The Franchise Best Series comes to you to dive into the all-time best single season for every organization. This, of course, includes post-season results. Join us for a look back at some of the most memorable moments in each franchise’s history. Here is the New York Rangers best season.
Franchise Best: New York Rangers 1993-94 Season
“This One Will Last a Lifetime!”
A chill runs up my spine when I hear Sam Rosen utter those iconic words. As the legendary New York Rangers captain Mark Messier hoisted the Stanley Cup for the first time in 54 years, Madison Square Garden felt a little closer to heaven. However, heaven couldn’t have felt farther away only a year prior.
The Collapse of 1992-93
After earning the President’s Trophy during the 1991-92 season, the New York Rangers were on the road to success. Fans were optimistic, and a plethora of core players remained in the line up. Finishing last place in the Patrick Division would have been a laughable hypothesis in October 1992. However, the Rangers’ slow start and inability to replicate the previous season’s success put the team exactly there—last. Their hall of fame coach, Roger Neilson, who couldn’t gel with Messier, along with several unprecedented injuries, were the main cruxes behind the Rangers embarrassing early 90s performance.
After winning a mediocre 19 of their first 40 games, Neilson was replaced by Ron Smith. The demise of Neilson surprised Rangerstown, as Neilson had led the team to two first-place finishes and one second-place finish since his first season coaching the team in 1989-90. In fact, the Rangers hadn’t earned any sort of title since 1941-42. The unfortunate reality was that Neilson had lost the room. As the team turned south, Messier pointed the finger at Neilson, and Neilson pointed it right back. Neilson maintained that Messier’s strong leadership had wavered in the face of adversity. Messier consistently expressed his disdain for Neilson’s frantic line changes and shifts of personnel, which caused a lack of chemistry within the team. True to form, the Rangers players stuck by their captain despite Neilson’s gripes.
“Let’s face it, this whole team changed. It’s unfair to put Mark on the spot because he’s the captain and he’s the one with all the weight on his shoulders. We weren’t doing our jobs,” said forward Doug Weight in a January 1993 New York Times article.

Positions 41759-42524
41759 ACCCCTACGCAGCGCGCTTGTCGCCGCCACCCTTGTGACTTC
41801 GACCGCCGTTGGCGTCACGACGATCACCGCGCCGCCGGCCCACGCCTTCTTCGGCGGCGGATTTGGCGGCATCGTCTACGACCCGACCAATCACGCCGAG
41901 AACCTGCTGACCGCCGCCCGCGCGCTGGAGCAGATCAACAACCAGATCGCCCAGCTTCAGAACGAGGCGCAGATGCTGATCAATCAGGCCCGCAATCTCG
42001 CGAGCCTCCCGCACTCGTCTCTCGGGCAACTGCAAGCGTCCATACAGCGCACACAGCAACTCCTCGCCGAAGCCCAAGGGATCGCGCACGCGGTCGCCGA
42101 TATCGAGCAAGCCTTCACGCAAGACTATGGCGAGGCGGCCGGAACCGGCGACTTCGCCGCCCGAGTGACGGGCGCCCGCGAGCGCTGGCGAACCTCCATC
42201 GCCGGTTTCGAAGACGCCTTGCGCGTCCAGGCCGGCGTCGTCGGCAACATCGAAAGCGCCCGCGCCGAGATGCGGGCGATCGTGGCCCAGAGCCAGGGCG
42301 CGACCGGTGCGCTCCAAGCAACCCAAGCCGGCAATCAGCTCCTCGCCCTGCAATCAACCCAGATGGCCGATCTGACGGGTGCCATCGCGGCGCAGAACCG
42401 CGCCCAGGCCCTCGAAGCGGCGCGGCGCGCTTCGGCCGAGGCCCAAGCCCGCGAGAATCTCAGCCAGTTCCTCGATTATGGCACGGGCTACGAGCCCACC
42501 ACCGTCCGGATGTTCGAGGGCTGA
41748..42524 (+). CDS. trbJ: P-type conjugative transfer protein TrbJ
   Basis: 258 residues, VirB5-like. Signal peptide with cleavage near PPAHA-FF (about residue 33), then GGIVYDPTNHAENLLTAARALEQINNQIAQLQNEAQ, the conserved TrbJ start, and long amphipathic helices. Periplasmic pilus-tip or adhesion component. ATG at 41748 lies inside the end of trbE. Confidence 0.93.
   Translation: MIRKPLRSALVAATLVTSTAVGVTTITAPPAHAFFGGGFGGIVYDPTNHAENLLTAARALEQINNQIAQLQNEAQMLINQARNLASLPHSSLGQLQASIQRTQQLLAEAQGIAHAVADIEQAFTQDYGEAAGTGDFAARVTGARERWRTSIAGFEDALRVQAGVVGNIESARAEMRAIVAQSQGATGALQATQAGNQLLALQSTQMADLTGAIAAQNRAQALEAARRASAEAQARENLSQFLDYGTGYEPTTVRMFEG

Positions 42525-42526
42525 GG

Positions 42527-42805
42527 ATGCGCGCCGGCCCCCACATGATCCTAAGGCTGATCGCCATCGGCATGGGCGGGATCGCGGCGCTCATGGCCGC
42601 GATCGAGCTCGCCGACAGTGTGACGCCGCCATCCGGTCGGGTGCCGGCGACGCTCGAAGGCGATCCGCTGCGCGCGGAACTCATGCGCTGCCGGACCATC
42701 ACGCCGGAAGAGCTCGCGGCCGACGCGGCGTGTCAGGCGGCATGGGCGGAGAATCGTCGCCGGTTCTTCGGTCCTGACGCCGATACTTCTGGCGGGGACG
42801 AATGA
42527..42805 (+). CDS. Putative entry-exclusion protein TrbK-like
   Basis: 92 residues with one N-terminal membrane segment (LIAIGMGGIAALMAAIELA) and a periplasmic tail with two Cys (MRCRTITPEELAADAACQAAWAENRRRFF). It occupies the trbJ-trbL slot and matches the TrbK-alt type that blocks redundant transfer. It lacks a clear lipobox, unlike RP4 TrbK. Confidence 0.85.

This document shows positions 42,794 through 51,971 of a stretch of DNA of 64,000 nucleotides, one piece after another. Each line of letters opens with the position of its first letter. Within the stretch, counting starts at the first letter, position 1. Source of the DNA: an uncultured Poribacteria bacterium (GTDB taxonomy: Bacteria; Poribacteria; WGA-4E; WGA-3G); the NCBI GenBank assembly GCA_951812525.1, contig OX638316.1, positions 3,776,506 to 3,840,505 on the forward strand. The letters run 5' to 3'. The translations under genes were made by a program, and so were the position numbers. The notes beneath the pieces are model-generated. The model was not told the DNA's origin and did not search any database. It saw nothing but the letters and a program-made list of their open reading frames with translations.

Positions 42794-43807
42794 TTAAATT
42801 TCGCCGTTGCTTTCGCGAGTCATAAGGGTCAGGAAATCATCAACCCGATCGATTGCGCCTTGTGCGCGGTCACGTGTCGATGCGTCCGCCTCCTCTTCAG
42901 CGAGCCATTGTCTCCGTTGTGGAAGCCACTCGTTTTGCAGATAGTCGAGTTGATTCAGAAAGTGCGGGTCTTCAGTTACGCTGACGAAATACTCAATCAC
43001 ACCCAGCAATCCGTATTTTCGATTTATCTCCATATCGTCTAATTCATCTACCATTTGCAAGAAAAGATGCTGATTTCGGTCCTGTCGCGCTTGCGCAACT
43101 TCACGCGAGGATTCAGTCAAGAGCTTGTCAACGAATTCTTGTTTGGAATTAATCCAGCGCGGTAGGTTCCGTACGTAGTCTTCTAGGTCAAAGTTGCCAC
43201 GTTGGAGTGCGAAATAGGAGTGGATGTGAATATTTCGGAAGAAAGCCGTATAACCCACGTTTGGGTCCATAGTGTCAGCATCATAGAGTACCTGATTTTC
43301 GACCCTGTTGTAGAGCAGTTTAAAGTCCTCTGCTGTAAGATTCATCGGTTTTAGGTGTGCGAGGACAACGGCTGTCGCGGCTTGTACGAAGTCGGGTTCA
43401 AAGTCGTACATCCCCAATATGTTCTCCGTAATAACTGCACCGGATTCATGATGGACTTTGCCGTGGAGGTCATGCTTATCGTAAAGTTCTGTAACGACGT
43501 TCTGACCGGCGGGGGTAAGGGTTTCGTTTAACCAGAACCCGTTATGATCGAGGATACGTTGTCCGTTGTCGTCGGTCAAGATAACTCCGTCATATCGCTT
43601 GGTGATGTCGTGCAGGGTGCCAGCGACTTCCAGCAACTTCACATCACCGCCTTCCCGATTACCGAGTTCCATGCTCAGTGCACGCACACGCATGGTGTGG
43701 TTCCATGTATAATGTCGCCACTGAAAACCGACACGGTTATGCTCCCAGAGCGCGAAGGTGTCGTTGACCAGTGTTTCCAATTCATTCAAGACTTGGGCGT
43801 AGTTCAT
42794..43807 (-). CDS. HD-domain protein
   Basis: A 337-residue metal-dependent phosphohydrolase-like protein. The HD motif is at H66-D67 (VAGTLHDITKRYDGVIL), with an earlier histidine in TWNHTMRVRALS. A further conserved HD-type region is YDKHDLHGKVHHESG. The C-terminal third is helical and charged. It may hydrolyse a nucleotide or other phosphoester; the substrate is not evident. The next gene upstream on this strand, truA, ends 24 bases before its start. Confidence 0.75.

Messier was quick to praise Smith, the replacement coach, continuing to fuel the fire between Neilson and the Broadway star. However, despite the early accolades, Smith would do no better at regaining the Rangers’ former glory. Their record continued to suffer, ending the season with seven straight losses on home ice. In their last 12 match-ups, they only won a single game.
Amidst the increasingly tense climate in the Pennsylvania Plaza locker room, the Rangers were also plagued by a multitude of injuries. The most damaging came to Brian Leetch, the integral defenseman. Leetch glittered in 1991-92 with a career-best 102 points. He earned him the Norris Trophy. Leetch is also the last defenseman to score 100 points in a season. The Rangers fed off his success and when it was taken away, the team suffered. Leetch missed 48 of 84 games, 34 due to a compressed nerve suffered in mid-December. After briefly returning, a cruel twist of fate struck the Blueshirts. Leetch slipped on the sidewalk outside his Manhattan home and broke his right ankle, sidelining him for the remainder of the season. During Leetch’s absence, the Rangers were 14-26-8. With him, they were 20-13-3.
In addition to Leetch’s excruciating exit, the Rangers lost Messier for nine games, and center Darren Turcotte for 13 games with a broken foot. Defenseman James Patrick also missed the final 10 tilts of the season with a herniated disk in his back.